In 2012 the Girl Scouts of the USA, as you might have guessed by now, will turn 100 years old. There are celebrations being planned all over the United States, and here in Georgia, there will be many places to participate. Events will be happening in the Atlanta area, the Savannah area (birthplace of GSUSA), and in many towns throughout the state.
LaGrange, Georgia, situated in Troup County, has had a long history with Girl Scouting. In 1930, the LaGrange Girl Scout Council was chartered by the Girl Scouts of the USA. By 1958, this Council was merged into the Pine Valley Council, covering most of middle Georgia. In 2008, Pine Valley Council merged into the Girl Scouts of Greater Atlanta. Right now, the Girl Scouts in Troup County are celebrating the 100th Anniversary of Girl Scouting with a Membership Drive.
Early next year, the Legacy Museum on Main will have a great exhibit on Girl Scouting in Troup County. The Legacy Museum Curator, Laurie Sedicino, recently paid a visit to the Girl Scouts of Greater Atlanta Archives to see if there are any records or artifacts from the Troup County area which could be loaned for this exhibit. She met with some of our volunteer staff, and not only viewed records and artifacts, but also had a tour of the Council facility. We enjoyed her visit, and look forward to working with her on this project.
To the right is the sash that Sue and Laurie were inspecting in the picture above. In slanted rows, the badges are: 1) Hostess, Cook, My Troop; 2) Housekeeper, Tree, Childcare; 3) Adventurer, Skating, Dabbler; 4) Interior Decoration, Cyclist, Back-yard Camper; 5) Cat & Dog.
The permanent exhibit gallery of the Legacy Museum on Main, in the renovated first floor of the 1917 landmark bank building, features the history and development of West Georgia from Indian settlement to present day. The exhibits spotlight major events in the region and the stories of the people who responded to the events, as well as bringing to life the people who explored, settled and transformed the region.
In 2008, the Girl Scouts of Greater Atlanta was formed from the former councils of Girl Scouts of Northwest Georgia, Girl Scouts of Pine Valley, and Forsyth County (former Girl Scouts of Northeast Georgia Council). Girl Scouts of Pine Valley was originally comprised of Butts, Carroll, Coweta, Fayette, Haralson, Heard, Henry, Lamar, Meriwether, Pike, Spaulding, Troup, and Upson counties.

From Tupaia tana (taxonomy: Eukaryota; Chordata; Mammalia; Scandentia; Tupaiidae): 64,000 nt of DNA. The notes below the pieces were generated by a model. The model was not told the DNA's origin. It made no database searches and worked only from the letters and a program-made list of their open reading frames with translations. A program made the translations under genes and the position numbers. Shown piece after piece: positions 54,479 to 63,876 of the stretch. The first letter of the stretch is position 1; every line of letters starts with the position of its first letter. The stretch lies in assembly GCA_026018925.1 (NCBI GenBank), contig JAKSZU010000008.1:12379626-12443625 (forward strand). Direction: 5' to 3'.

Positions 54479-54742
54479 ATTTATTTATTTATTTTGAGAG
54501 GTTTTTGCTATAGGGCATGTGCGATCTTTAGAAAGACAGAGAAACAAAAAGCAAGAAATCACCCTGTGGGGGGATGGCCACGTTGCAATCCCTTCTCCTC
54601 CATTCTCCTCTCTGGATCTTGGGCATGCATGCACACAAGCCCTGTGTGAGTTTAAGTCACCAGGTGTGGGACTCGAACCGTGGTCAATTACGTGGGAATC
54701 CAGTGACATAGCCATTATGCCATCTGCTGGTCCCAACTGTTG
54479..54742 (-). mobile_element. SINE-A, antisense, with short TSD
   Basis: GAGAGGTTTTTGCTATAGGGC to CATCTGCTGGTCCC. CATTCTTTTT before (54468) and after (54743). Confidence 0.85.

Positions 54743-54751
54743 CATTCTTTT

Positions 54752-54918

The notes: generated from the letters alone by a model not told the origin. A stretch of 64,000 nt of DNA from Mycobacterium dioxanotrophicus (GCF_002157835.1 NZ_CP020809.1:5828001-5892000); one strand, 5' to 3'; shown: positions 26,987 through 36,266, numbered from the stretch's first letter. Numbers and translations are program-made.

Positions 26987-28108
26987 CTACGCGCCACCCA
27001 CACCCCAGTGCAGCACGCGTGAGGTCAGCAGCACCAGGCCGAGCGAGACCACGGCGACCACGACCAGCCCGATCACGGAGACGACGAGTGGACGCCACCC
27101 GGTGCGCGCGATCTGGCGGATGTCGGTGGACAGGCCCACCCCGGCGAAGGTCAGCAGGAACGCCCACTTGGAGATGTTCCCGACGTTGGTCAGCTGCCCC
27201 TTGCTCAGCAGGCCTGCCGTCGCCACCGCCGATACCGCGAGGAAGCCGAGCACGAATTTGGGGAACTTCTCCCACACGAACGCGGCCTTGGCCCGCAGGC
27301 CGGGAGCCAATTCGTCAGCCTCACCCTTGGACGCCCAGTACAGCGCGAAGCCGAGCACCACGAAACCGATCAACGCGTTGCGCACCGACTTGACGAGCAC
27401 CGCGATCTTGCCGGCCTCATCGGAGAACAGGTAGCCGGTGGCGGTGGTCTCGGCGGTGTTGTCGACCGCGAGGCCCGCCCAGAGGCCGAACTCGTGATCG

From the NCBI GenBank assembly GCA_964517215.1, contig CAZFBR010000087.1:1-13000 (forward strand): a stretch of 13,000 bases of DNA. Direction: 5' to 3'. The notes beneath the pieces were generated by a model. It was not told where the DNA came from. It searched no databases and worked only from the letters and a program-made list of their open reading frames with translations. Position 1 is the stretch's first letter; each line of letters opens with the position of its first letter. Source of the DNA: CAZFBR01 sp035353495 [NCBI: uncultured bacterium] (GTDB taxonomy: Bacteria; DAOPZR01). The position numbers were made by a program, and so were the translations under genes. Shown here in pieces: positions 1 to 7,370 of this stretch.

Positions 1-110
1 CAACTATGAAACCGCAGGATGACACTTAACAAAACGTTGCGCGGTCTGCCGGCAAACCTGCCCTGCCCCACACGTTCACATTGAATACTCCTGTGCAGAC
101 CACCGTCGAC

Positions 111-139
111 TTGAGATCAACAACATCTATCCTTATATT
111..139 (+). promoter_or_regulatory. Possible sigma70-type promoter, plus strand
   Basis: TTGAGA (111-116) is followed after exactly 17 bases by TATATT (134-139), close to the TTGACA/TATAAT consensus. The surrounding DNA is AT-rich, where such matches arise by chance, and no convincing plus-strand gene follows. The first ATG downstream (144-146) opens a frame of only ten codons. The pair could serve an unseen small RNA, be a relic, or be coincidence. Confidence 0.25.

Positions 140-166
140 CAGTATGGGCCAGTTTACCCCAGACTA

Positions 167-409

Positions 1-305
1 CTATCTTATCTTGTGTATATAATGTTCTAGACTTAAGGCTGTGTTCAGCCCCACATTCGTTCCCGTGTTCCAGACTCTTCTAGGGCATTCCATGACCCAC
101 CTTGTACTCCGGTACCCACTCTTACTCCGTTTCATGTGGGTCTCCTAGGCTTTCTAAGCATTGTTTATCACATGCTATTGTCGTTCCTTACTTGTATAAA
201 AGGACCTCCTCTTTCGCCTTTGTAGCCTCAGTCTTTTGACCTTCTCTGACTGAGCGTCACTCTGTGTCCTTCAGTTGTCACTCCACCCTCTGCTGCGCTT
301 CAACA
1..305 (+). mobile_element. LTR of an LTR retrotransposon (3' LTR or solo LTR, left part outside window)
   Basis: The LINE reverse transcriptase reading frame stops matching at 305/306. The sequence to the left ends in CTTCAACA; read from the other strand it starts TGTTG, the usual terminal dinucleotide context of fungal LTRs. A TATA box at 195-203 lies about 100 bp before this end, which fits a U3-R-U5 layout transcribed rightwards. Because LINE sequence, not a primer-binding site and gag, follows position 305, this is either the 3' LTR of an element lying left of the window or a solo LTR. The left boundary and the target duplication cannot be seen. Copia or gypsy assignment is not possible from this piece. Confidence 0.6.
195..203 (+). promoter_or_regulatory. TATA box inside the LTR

During April and May 2011, the Council Archives received council records, photographs, uniforms, handbooks, pins, patches, troop scrapbooks, songbooks, videos, and more from the former Pine Valley Council office in Griffin, Georgia. Council staff have been carefully preserving records and artifacts from Pine Valley and ensuring that they are deposited into the Council Archives in Mableton, Georgia.
One interesting item from this collection is a panoramic picture taken at the 1960 Girl Scout National Council Convention, November 14-18, 1960 in St. Louis, Missouri. Held every three years, the 52nd Girl Scout National Convention is set for this coming November10-13, 2011, in Houston, Texas. The very first National Convention was held in 1915 in Washington, D.C., where the constitution and bylaws were adopted, and Juliette Gordon Low was elected National President of the Girl Scouts from 1915-1920.
Among the uniforms we received was one dating from 1914. It is a homemade tan Intermediate (or “Junior” equivalent) uniform consisting of two pieces: one long-sleeved middy blouse and a skirt which is 32” long. (A middy blouse is a loose blouse with a sailor’s collar, worn by children and women). Another interesting uniform is a 1953-60 era Girl Mariner blue uniform. (The Mariners interest group was launched to give Senior Girl Scouts an opportunity to develop skills in boating, sailing, navigation, and water safety.) The hats in the collection included both girl and adult hats. The adult hats ranged in dates from 1948-1972, and a few of the girl hats included a dark brown Brownie beanie with an orange logo (used 1962-1993) and a Senior overseas hat with yellow cord and logo (used 1956-71).
A few of the treasured handbooks we received included a Wing Scout Manual (used from 1949-1955), a 1938 Badge Handbook, and a 1939 Leaders’ Guide (used from 1939-1947). The Wing Scout program was a Senior Girl Scout program for girls interested in flying and wanting to serve their country, started in 1941 and ending in the 1970s. In July 1942, 29 troop leaders from fifteen states met in Philadelphia, Pennsylvania to take Wing Scout leadership training. These leaders returned to their councils and began setting up Wing Scout troops. In 1959, Girl Scout Council in North San Mateo County, California was presented with an offer from United Airlines San Francisco Management Club President J. L. Burnside to start an aviation program for Senior Girl Scouts. One of the highlights of the Wing Scout program was the courtesy flight provided to Senior Girl Scouts using United Airlines’ jets. For many of the girls, this was the first time they had flown in a plane. Senior Girl Scouts who had been in the program for three years were given the opportunity to take over the controls during flight in a small aircraft. The program was discontinued after United Airlines experienced financial setbacks in the 1970s.
We also received the flag of the Girl Scouts of Pine Valley Council. It is 3 x 5 feet, made of nylon with the traditional Girl Scout logo in the middle. The Council flag would have flown in front of their office. Do you have pictures of this flag flying in Griffin or being used in a flag ceremony? We would love to see it “in action.”